Few models, however, concern themselves with the social and environmental interactions of tourists with a destination. Butler’s destination life-cycle theory [30] offers important qualitative insights into the evolution and development of tourist destinations and potential social and environmental ramifications [31]. The research presented here adopts the principal tourism system relationships that underpin the destination life cycle model. Figure 1 depicts a conceptual remote region tourism systems model, including decision and impact variables, and explains key relationships and causalities. It conceives natural resources as the key elements of the tourist product offered by tropical savanna destinations. The environmental assets are supplemented by man-made attractions and tourist infrastructure, and communicated to potential customers through marketing and promotion [31], by marketing bodies but also through ‘word-of-mouth’ promotion (e.g., [32]). The model takes a positive view—as opposed to a carrying-capacity based view—and asserts that by maintaining its natural assets and strategically supplementing and marking those, remote destinations can influence the number and types of visitors. This, in turn will determine the economic, social and environmental footprint of tourism and the net benefit for the host community.
Figure 1. Conceptual model of tourism development and social net benefit.
Figure 1. Conceptual model of tourism development and social net benefit.
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One way to capture tourism impact is by measuring tourist activity, economically and otherwise. Another way is to elicit the impact of the activity on the host region and its population, as tourism impact at its core is about tourism community relationships and host perceptions [33]. The research presented here pursues both avenues.

3. The Gulf of Carpentaria and Northern Kimberley Regions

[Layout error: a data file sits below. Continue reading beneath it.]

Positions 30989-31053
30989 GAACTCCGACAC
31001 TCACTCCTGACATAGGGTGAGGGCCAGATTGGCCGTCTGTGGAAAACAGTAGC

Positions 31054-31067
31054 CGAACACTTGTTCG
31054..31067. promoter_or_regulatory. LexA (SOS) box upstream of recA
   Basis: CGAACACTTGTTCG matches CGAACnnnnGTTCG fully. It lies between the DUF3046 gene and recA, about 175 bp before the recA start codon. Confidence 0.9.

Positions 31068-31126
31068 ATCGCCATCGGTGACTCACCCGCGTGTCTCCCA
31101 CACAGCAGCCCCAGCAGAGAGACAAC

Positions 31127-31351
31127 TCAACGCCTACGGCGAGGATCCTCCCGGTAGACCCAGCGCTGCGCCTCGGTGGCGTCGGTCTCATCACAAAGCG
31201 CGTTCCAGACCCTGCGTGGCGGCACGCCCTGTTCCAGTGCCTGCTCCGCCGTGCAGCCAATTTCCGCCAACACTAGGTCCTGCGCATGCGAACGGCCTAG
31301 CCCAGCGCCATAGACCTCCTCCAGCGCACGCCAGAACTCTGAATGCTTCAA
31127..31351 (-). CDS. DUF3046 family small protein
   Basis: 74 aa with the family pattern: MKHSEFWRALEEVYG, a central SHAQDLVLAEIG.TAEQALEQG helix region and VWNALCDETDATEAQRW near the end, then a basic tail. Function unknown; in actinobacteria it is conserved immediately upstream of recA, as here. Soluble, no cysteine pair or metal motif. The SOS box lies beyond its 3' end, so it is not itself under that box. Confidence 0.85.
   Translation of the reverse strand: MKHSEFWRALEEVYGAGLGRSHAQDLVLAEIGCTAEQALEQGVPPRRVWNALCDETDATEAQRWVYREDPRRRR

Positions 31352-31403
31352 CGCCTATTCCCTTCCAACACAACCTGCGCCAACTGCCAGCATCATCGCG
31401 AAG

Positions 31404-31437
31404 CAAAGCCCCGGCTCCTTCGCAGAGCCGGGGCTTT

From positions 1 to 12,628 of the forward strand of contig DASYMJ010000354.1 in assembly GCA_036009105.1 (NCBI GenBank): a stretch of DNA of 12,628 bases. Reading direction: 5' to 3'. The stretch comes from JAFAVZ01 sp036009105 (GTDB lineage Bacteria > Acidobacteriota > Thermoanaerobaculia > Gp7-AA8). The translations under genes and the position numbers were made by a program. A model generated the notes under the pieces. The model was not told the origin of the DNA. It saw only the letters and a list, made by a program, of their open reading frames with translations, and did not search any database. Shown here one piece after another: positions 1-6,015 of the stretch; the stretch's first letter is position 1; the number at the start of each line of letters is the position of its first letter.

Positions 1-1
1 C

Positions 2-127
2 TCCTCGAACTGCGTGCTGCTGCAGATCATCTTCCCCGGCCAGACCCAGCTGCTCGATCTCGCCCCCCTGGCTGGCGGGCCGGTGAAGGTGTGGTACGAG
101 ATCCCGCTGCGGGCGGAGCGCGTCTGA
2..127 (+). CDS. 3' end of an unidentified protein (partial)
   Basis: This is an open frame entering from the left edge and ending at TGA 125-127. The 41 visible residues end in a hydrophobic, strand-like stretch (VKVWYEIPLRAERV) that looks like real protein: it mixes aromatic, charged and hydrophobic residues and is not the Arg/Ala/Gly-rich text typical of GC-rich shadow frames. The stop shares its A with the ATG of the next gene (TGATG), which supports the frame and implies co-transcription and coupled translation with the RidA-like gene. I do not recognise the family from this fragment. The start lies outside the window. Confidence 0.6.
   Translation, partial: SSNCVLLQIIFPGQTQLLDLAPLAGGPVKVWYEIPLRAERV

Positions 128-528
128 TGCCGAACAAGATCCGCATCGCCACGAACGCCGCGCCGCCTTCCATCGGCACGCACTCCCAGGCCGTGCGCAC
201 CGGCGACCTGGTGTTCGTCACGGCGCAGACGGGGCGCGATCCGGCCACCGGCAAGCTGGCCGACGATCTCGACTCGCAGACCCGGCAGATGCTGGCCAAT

The Gulf of Carpentaria and northern Kimberley regions are located within the tropical savannas landscapes of northern Australia. Figure 2 depicts the regions as defined in the context of the TSM-CRC research. Both regions cover land areas of several ten thousand square kilometers. They are typical of the tropical savannas, which are vast and sparsely populated, dominated by tree, scrub and grass savannas. Since European settlement, the primary land use in Australia’s tropical savannas has been extensive beef and, to a lesser extent, sheep production [34]. The livestock industry is generally based upon private enterprises, with farms ranging in size from a few square kilometres to approximately 24,000 km2 and carrying up to 65,000 head of cattle [35]. Symptomatic of the “multifunctional transition” of Australia’s rangelands ([36], p. 142), tourism is playing an increasingly important economic role in remote regions. In terms of proportion of workforce employed, tourism now surpasses agriculture in a majority of the statistical divisions which geographically overlap the tropical savannas ([37], p. 48). Employment in the ‘accommodation’ sector alone exceeds employment in ‘grains and sheep/beef cattle farming’ in central and northern Queensland and in the Northern Territory [38].